Lowland Hall, Ingliston, Edinburgh
August, 2009


Romanian director Silviu Purcărete works well with large companies. In 1996, his reconstruction of Aeschylus’ tetralogy Les Danaïdes featured two opposing groups of 50 performers; now the cast of his version of Goethe’s Faust includes Faust, Mephistopheles, a septet of convent-school Gretchens and over 70 assorted angels, demons, spirits etc (plus a rock quartet). As we sit on a bank of seats at one end of the vast show hall at Ingliston, the company execute remarkable tableaux and effects: making the floorboards quake from beneath of the huge, derelict schoolroom in which Faust is discovered, writhing across what seems like acres of floor space, even trucking on and off entire sections of floor and back wall, revealing a still more cavernous space behind the stage area.

The coup comes a little more than halfway into the 130-minute performance. After Faust (long-time Purcărete associate Ilie Gheorghe) uses the powers granted by his infernal pact to sleep with his beloved Gretchen, the sinuous, insinuating Mephistopheles of Ofelia Popii (the actor is female, though the character seems to change gender as required) invites him to a Walpurgisnacht sabbat. We too are invited: the stage and wall slide back again and pig-faced supernumeraries coax us out of our seats and along an avenue of real grass into… well, simply into an inferno. Bestiality, murder, grotesquerie on a phenomenal scale. Bodies contort on gibbets which cut through the crowd on forklift trucks. The walls are lined with huge portraits that would give even Jake and Dinos Chapman pause for thought. A hellish, hypnotic rock riff pounds out incessantly. An entire wall is curtained with firework flames. A rhinoceros stands almost unnoticed in a corner.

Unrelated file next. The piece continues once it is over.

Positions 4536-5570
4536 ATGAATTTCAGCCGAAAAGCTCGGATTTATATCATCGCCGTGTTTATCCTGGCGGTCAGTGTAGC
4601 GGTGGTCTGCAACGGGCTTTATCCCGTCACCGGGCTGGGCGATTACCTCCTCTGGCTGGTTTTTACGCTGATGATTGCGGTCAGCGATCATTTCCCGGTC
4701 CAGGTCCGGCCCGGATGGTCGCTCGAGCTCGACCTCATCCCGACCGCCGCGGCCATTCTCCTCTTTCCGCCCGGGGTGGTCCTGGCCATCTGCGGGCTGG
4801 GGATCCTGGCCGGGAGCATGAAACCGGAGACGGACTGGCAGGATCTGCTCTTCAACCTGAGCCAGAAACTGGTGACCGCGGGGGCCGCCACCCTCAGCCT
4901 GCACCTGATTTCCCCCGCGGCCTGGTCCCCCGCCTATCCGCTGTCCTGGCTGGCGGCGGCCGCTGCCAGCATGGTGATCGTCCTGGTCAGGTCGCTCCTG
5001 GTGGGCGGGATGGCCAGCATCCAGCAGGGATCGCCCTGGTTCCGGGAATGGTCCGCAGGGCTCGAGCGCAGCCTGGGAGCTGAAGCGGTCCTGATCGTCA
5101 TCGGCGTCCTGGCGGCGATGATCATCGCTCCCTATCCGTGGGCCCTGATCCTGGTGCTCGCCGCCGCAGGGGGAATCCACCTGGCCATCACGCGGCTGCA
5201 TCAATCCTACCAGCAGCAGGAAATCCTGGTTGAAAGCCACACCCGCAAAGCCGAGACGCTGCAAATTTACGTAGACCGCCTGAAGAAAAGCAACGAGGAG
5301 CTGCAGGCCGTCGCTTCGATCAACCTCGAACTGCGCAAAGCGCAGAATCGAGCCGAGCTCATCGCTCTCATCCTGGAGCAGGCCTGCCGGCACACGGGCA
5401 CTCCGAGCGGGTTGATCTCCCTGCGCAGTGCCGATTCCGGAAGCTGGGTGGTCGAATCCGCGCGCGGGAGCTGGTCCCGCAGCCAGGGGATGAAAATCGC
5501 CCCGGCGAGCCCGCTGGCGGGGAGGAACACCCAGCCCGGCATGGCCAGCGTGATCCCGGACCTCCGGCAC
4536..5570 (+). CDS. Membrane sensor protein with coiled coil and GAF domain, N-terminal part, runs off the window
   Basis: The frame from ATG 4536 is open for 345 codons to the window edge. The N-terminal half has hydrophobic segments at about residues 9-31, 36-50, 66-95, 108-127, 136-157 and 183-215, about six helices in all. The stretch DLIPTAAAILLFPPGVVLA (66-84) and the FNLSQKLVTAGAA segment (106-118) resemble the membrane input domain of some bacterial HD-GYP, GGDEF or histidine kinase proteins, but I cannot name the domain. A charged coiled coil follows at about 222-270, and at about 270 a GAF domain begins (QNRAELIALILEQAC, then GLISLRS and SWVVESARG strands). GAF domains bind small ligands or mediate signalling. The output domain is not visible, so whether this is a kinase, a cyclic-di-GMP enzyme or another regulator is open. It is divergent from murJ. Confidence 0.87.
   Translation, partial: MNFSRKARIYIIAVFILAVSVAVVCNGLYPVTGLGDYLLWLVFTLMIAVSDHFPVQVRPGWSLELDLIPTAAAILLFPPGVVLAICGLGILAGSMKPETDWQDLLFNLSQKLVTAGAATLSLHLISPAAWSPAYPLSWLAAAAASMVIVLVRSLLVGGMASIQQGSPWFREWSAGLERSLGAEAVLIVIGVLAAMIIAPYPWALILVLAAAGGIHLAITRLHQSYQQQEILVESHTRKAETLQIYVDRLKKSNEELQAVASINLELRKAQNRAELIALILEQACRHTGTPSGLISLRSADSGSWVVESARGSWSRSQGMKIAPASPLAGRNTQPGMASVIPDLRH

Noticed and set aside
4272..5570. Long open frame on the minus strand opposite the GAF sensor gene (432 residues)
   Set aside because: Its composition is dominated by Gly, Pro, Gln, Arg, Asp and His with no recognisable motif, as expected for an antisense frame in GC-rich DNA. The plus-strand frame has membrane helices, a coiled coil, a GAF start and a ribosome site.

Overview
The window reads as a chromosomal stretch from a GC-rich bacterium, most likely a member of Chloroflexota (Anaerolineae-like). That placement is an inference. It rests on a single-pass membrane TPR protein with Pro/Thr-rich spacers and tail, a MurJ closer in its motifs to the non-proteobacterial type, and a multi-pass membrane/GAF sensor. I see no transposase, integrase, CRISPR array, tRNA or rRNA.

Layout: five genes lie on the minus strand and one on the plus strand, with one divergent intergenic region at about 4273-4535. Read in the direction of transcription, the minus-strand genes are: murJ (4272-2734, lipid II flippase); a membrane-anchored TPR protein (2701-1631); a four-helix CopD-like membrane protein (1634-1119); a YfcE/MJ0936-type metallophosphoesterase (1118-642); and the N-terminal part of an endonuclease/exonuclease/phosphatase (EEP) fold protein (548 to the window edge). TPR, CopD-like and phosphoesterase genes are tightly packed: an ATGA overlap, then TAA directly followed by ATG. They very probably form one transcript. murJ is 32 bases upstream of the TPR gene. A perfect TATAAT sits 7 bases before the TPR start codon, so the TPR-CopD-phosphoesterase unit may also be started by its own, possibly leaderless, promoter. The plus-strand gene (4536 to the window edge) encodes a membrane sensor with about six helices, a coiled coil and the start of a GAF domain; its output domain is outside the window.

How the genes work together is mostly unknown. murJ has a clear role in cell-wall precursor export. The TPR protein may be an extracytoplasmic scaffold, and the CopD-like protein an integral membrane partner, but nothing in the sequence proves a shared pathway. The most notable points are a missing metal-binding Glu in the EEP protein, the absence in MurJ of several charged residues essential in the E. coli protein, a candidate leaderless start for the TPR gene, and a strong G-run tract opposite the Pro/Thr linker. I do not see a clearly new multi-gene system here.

One of the topics of discussion in Edinburgh this year is how far reviewers should include or avoid “spoiler” information, but however much detail I were to give about this segment, you would still be unprepared for the reality. I have not seen such a complex, phenomenal staging since Janusz Wisniewski brought his The End Of Europe to the Fringe here in 1985, half my lifetime ago, and Purcărete’s Faust has a wealth of intellectual content to match its visceral impact. (After all that, it even manages to bring off Faust’s ultimate redemption.) This production by the Radu Stanca National Theatre of Sibiu has already sold out, but I fervently advise anyone within striking distance of Edinburgh this week to call in every favour you can think of in order to secure a ticket.
Written for the Financial Times.

Copyright © Ian Shuttleworth; all rights reserved.

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